Unlike the magazine’s name, the cover was out of touch, distasteful and offensive. The Society’s Code of Ethics is clear that journalists should treat sources, subjects, colleagues and members of the public as human beings deserving of respect.

The cover and other recent media coverage of Jenner is based on reports that the reality TV star and Olympic athlete is transgender. Jenner did not make any such public claim, however.

While U.S. journalists are increasingly familiar with transgender people in public roles, they likely haven’t reported on a high-profile person’s gender transition.

In response, the National Lesbian and Gay Journalists Association (NLGJA), of which I am also a member, published an open letter about covering transgender people.

We are not an advocacy group. Our mission is to ensure fair and accurate coverage of issues that affect the lesbian, gay, bisexual and transgender (LGBT) communities.

In the letter, NLGJA offers sound advice and terms for covering transgender people. The advice also covers how to approach the unconfirmed reports about Jenner’s transition.

The letter can be found on NLGJA’s website. Additionally, the organization offers a comprehensive stylebook on LGBT terminology.


Andrew Seaman is the chair of the Society’s ethics committee.

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Photo manipulation is a big deal

Outside magazine’s July issue is the latest example of using digitally altered photography to distort reality and to mislead readers. The cover shows Lance Armstrong, who is 38, wearing a T-shirt that says, “38. BFD.”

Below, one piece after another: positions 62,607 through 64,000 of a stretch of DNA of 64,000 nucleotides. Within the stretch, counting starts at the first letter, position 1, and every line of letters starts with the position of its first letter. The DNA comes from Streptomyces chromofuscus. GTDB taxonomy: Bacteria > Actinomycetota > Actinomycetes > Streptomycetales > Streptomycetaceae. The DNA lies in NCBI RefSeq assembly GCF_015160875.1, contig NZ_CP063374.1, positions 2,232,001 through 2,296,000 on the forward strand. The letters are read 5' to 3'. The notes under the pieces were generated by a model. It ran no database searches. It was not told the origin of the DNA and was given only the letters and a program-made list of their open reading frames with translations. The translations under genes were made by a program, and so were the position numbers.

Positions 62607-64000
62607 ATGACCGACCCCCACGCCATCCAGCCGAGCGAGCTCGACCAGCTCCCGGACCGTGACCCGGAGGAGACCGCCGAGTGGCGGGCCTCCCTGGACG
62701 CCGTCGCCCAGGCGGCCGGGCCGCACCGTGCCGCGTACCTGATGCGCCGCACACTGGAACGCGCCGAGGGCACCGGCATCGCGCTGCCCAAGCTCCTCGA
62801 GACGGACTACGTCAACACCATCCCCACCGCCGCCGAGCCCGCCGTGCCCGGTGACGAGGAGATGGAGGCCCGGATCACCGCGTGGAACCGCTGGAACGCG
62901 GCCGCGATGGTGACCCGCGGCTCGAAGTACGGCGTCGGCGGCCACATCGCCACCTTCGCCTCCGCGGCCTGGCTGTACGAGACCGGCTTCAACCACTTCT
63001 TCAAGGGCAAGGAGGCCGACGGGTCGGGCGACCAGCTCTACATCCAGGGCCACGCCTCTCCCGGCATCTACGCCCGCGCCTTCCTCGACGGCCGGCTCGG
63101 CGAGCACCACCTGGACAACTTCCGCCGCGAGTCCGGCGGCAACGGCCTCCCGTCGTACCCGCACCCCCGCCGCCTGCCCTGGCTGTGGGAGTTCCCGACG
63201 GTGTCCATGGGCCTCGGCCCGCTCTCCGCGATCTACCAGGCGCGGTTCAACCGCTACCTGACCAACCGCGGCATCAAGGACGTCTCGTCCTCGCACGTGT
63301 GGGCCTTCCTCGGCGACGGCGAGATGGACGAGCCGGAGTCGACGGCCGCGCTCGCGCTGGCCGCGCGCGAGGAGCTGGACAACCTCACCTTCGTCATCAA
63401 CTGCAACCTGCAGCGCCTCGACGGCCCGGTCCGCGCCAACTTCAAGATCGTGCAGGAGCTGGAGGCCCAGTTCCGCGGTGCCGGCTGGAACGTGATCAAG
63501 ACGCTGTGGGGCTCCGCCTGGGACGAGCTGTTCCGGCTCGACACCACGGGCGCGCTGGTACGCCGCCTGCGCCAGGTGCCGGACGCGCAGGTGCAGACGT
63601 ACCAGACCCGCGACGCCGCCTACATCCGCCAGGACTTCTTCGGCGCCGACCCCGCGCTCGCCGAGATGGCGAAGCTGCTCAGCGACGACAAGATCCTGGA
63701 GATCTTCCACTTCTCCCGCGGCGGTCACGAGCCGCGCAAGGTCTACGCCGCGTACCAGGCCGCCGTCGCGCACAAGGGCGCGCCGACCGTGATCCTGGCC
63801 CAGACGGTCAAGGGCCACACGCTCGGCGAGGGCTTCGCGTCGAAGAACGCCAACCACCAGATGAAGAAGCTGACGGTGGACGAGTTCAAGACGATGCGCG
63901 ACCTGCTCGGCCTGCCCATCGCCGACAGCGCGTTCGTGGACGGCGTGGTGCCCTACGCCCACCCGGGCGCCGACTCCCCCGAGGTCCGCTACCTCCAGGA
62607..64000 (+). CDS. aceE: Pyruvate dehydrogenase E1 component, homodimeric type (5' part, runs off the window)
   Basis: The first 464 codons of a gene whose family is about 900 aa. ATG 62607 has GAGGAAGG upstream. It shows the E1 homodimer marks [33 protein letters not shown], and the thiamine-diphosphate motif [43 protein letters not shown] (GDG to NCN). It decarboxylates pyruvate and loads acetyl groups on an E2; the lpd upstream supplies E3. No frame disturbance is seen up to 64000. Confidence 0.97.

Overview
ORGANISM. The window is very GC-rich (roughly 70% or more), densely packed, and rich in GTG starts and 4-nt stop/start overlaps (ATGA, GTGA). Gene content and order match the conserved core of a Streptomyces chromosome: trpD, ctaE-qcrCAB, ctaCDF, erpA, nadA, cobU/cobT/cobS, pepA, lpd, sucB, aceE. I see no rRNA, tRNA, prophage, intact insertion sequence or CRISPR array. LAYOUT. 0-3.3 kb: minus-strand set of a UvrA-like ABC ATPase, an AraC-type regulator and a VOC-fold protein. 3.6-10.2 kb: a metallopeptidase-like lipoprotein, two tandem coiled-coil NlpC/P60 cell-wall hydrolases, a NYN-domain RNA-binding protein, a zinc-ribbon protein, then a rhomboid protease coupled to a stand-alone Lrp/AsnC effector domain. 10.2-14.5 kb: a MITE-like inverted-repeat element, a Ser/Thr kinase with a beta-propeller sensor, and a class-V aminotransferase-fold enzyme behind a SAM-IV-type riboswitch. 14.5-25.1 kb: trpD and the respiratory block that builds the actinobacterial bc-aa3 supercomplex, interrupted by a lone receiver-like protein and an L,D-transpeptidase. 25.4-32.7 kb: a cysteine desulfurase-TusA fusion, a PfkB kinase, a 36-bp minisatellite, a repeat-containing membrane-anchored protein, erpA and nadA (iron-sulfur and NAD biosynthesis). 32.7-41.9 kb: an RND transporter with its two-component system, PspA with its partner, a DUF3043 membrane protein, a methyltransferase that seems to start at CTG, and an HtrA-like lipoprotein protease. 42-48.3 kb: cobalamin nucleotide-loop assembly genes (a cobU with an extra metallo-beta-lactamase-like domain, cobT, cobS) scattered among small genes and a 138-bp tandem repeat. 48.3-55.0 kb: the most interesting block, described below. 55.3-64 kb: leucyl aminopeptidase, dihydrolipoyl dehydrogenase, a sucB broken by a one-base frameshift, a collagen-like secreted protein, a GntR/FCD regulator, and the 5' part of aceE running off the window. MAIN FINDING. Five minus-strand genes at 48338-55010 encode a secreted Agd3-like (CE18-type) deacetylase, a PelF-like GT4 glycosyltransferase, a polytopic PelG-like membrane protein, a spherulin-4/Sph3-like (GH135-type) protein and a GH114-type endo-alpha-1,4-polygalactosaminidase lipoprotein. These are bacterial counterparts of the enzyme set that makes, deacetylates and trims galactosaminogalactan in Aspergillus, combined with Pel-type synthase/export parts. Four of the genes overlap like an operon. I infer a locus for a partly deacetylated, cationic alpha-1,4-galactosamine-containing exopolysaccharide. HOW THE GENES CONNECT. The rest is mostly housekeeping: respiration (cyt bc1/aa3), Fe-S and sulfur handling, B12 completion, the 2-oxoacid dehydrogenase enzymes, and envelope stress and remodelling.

The point the magazine apparently is attempting to convey is that Armstrong, winner of seven consecutive Tours de France and a survivor of testicular cancer, is unconcerned about his age. “BFD” is a vernacular acronym meaning “big fucking deal.”

The problem is, Armstrong’s T-shirt did not say that; it was digitally added later, without his knowledge.

The magazine defended its use of digital manipulation as creative license, and pointed out that it carried a disclaimer that says: “Note: Not Armstrong’s real T-shirt.” But the disclaimer is in such small type that it is unreadable in the online version.

The magazine acknowledged the controversy in a statement that says, “We wanted to create a provocative image and make a bold statement about the fact that, because of Armstrong’s age, many cycling fans are skeptical of his chances in this year’s Tour de France.”

But it did not acknowledge that digital manipulation is wrong or apologize to Armstrong or to its readers.

Armstrong rightfully reacted with fury against Outside. He sent a Twitter message saying, “Just saw the cover of the new Outside mag w/ yours truly on it. Nice photoshop on a plain t-shirt guys. That’s some lame bullshit.”

The “message” on the T-shirt would make a legitimate teaser for the story if it had not been emblazoned on the shirt, creating the erroneous impression that it was Armstrong himself who was conveying the idea that he is unconcerned about his age.

The SPJ Code of Ethics says journalists should:
• Make certain that headlines, news teases, promotional material, photos, videos, audio, graphics, sound bites and quotations do not misrepresent. They should not oversimplify or highlight incidents out of context.
• Never distort the content of news photos or video. Image enhancement for technical clarity is always permissible. Label montages and photo illustrations.

Outside skirts the spirit if not the letter of the Code of Ethics with its virtually unreadable disclaimer. This altered photo clearly does misrepresent and highlights something out of context.

The SPJ Ethics Committee has dealt with several recent cases of digital manipulation of images. Just because something is now technically feasible to do does not make it journalistically ethical.

An earlier version of this post incorrectly said it was the June issue instead of the July issue